From: John L. Blake
I served as a full-time missionary in the Andes Mission from February 1961 to August 1963. When I arrived this mission consisted of the countries of Peru, Chile, Ecuador, and Bolivia, but only had missionaries assigned to Peru and Chile. About a year after my arrival, the Chilean Mission was split from the Andes Mission, separating many missionary friends for the remainder of their missions. Our Mission President was J. Vernon Sharp, owner of a hardware store in Salt Lake City.
President Sharp had many years experience working with the Latin-American people. He first served a full-time mission in Mexico, then when he was about to return home, was told to go to open Argentina, being in the first group of six missionaries to serve there. When he returned to Salt Lake City and married, he was called to serve as Branch President of the Spanish Speaking Branch.
Until shortly before I arrived in the mission field, full-time missionaries came on tourist visas, requiring them to leave the country every ninety days to obtain new visas. President Sharp successfully obtained government approval to put all full-time missionaries on immigrant visas.
During President Sharp's presidency, the first two chapels were built in Lima. Earlier, a chapel had been built in Southern Peru by the Utah-based Copper Mining Company in Arica for the mostly English-speaking members working in the mines. Their influence was so great that Peruvian employees began to join the church, so that it was necessary to hold meetings in both Spanish and English at that chapel.
Government approvals for the first chapels in Lima were hard to come by. The plans were prepared and submitted for a building permit various times, but each time the govermnment building department "lost the plans," requiring a whole new submission. Finally, President Sharp sold the building site to the architect, who resubmitted the same plans without identifying the building as a church, and they were approved without difficulty. Then the land was sold back to the Church and construction started. The members of the building department were not angry at being fooled, but had the greatest admiration for President Sharp, who really understood the Latin system and how to get around impediments. The subsequent chapel met no difficulty in obtaining a building permit.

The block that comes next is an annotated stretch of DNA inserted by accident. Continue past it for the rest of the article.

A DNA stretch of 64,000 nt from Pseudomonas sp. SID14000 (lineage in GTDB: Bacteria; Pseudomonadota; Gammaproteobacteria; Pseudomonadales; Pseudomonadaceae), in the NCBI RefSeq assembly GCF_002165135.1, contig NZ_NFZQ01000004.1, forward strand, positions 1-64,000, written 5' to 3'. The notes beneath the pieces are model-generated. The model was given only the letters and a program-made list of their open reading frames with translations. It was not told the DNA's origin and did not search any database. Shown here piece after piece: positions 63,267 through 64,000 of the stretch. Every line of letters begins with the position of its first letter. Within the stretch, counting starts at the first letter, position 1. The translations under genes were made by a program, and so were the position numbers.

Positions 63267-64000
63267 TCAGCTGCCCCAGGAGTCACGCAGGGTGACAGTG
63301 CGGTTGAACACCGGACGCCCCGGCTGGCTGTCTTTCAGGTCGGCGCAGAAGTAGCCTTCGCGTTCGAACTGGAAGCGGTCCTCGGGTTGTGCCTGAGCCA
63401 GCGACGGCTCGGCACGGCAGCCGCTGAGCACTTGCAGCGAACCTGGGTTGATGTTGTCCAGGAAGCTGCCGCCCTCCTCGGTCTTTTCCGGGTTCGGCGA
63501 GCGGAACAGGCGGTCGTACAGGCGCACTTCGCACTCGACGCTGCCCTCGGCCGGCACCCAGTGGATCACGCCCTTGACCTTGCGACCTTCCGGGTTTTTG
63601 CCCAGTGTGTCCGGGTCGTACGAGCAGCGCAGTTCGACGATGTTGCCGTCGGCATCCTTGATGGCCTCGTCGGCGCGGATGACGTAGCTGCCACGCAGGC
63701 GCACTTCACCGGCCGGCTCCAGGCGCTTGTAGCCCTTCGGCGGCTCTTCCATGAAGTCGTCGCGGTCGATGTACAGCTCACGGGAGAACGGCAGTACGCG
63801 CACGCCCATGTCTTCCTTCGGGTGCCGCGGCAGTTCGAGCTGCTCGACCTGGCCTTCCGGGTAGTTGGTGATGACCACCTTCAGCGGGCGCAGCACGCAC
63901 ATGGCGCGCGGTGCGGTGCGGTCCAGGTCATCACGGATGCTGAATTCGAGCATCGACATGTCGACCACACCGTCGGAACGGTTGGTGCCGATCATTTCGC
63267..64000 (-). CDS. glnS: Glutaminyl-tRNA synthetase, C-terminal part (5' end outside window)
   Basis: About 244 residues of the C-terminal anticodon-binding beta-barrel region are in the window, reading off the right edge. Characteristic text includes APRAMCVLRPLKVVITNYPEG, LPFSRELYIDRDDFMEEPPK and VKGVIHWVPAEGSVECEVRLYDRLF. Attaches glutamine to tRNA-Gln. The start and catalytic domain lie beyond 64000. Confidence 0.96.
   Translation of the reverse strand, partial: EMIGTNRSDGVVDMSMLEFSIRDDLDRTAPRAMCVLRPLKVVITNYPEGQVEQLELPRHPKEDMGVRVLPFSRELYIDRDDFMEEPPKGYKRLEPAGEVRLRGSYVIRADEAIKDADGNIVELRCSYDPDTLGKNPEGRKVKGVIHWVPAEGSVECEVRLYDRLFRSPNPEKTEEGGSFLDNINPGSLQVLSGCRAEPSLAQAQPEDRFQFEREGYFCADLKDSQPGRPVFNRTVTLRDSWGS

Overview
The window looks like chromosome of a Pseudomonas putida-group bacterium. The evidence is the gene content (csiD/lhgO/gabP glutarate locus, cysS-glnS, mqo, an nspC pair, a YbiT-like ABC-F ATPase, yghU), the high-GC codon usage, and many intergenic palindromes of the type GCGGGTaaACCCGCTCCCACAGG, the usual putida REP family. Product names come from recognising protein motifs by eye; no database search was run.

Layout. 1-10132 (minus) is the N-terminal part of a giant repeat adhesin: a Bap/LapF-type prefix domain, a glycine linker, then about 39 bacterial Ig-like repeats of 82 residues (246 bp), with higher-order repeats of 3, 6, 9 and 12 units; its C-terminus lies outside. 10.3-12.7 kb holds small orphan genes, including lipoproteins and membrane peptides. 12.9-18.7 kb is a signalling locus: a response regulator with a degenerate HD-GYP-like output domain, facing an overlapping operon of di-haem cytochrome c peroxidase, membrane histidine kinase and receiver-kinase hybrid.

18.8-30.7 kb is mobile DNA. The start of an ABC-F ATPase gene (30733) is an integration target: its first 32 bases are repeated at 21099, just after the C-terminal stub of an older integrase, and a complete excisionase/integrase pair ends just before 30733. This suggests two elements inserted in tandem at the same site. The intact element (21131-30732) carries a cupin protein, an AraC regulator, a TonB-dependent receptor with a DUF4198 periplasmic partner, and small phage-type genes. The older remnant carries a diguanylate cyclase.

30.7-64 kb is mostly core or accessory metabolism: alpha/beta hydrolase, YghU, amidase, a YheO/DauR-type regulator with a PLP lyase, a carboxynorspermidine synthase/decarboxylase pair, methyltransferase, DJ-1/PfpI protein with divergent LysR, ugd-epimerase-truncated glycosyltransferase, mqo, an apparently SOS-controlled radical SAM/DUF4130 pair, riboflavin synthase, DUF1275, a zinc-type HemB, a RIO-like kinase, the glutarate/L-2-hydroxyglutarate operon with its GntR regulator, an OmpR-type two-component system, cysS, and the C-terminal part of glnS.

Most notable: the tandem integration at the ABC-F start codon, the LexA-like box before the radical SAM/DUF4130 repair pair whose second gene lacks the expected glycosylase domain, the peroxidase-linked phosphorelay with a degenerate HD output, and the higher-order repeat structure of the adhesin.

President Sharp was so effective at working with the Latin people that he succeeded in obtaining the sponsorship of the Ministry of Education for an LDS Christmas Program in December 1961 in the government-owned outdoor theater and broadcast over Peruvian National Radio. Those of us who performed in the choir never knew, right up to the actual performance, if pressure from the Catholic Church would prevent the broadcast. Yet, despite much pressure, the Minister of Education personally introduced the program, which was a great success--with substantial LDS doctrine regarding the Savior, His mission, and His appearance on the American Continent.
Although the country of Peru has gone through many political and economic upheavals since these early days of the church, the members have tenaciously and lovingly sought to serve their church and one another. That one mission has been replaced by many and the current rate of growth would not have been considered possible in those early days.
The work, at first was slow (at least by Latin American standards), as we concentrated on building the leadership among the better educated and middle class Peruvian areas. Yet, we were blessed with many wonderful and influential members, who helped to build the leadership for later rapid growth. Luis Abanto Morales, for instance, was an entertainer at the height of his popularity when he joined the Church. He lent his considerable fame and influence to help the church grow, while serving wherever he was asked to serve--no matter how minor the role. Early members included bank officers and other educated, capable people.
A QUICK REVIEW OF MY JOURNAL INDICATES THAT MISSIONARIES WERE FIRST ASSIGNED TO HUACHO (ABOUT 134 KM NORTH OF LIMA) ON MAY 14, 1961. ON JUNE 17TH, THE RENTED HOUSE WAS LIGHTED, WATER WORKING, CLEANED, FURNISHED, AND THE FIRST SUNDAY MEETINGS HELD (WITH 32 ATTENDEES FOR SACRAMENT MEETING, INCLUDING THE MAYOR OF HUACHO). THE FIRST FAMILY JOINED BECAUSE THE ELDERS NEEDED A POWER FLOOR BUFFER, AND AFTER FASTING AND PRAYER FOUND A MAID STANDING IN THE STREET WITH ONE. WHEN THEY ASKED WHO IT BELONGED TO, THEY WERE LED TO THE DEL CORRAL FAMILY, WHO WERE SUBSEQUENTLY THE FIRST MEMBERS OF THE NEW HUACHO BRANCH.